clear   Appendix:   Naja Project
Washington, D.C.

Naja, a Kiswahili word meaning "safe," is a rites-of-passage/prevention program for African-American girls, ages 10 to 14 years, who live in one of the nation's poorest neighborhoods. The girls are older sisters of children enrolled in Head Start. The two-and-a-half-year program, funded by the Center for Substance Abuse Prevention, recruits 100 girls who are divided into smaller units called "jamaas," or "families." Adults provide initial direction, then prepare girls to assume leadership roles. Girls progress through three levels of programming, focusing on positive relationship skills; healthy values and perceptions of themselves, their gender, and their race; and effective communication, conflict-resolution, and critical-thinking skills.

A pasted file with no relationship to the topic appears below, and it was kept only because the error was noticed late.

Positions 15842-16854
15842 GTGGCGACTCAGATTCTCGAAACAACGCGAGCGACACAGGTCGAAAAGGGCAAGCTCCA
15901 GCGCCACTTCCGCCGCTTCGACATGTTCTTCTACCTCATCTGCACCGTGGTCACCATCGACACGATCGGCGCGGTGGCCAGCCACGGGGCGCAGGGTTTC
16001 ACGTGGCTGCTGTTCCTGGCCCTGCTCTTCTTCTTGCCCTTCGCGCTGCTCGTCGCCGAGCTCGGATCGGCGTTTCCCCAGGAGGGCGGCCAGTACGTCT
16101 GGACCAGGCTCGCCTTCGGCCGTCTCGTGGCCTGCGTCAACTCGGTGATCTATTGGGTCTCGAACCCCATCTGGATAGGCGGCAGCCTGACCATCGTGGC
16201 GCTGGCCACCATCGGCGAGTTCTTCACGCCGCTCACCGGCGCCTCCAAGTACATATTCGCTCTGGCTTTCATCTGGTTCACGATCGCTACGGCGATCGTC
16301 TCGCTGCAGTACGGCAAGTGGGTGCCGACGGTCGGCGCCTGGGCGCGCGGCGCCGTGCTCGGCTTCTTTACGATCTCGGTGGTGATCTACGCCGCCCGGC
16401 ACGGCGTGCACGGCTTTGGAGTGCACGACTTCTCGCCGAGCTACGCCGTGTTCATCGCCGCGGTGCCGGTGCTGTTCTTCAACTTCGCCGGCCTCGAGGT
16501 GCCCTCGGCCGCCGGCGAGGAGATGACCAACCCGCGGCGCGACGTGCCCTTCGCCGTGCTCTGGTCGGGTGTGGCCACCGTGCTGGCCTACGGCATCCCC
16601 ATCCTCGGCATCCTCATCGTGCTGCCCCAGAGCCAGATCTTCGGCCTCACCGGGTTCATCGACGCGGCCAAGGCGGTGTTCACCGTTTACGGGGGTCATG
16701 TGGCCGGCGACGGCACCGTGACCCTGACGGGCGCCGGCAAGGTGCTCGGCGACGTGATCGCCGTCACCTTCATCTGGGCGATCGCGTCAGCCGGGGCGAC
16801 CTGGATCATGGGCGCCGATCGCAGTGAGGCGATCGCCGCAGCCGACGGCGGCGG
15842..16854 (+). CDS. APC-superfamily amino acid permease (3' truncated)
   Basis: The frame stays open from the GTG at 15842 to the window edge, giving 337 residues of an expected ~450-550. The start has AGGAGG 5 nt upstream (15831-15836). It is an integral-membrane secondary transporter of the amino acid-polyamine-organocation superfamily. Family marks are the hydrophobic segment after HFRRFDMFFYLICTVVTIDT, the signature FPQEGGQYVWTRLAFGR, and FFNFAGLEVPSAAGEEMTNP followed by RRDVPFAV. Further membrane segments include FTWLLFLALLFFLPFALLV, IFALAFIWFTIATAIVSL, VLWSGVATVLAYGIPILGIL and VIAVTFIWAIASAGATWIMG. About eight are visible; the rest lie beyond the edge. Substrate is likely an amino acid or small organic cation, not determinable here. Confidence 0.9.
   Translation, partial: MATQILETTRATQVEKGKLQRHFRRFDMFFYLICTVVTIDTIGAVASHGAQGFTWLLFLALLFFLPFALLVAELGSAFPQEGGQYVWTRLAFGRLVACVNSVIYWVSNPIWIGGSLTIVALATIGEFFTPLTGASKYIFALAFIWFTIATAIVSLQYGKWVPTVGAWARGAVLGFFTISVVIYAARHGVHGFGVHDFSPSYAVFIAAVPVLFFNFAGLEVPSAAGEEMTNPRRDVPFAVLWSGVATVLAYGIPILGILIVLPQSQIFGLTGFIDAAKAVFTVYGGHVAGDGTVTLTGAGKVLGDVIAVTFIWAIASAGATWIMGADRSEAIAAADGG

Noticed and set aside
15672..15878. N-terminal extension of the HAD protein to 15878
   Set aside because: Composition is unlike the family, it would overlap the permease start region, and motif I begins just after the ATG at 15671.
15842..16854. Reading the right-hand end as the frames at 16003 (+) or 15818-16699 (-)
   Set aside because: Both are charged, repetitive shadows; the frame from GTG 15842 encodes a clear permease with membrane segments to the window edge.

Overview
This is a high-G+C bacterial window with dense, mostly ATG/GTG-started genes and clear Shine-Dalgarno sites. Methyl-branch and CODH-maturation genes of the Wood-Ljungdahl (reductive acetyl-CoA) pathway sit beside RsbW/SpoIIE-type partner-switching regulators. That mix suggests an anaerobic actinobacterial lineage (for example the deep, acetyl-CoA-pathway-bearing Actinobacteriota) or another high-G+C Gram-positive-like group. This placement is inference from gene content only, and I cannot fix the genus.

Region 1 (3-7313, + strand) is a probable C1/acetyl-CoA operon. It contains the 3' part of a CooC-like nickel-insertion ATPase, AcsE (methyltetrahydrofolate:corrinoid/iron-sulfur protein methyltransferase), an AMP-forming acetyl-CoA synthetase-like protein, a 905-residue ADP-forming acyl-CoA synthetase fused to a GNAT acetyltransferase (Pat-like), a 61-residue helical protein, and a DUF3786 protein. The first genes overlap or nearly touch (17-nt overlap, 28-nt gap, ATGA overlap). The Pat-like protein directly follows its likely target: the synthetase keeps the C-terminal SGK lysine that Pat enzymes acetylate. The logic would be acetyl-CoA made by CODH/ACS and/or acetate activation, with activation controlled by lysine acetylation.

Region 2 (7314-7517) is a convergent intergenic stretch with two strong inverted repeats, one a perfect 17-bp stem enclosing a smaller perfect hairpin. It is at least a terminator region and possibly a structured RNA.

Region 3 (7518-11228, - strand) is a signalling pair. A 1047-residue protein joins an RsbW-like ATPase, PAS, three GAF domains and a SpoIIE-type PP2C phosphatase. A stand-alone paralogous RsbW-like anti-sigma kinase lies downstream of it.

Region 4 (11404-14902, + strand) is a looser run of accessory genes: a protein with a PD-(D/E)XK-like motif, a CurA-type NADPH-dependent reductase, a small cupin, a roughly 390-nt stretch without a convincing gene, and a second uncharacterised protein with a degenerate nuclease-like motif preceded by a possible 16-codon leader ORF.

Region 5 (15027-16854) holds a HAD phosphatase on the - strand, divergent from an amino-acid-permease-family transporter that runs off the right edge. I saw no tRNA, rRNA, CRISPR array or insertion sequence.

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Guiding Principles for Promising
Female Programming
October 1998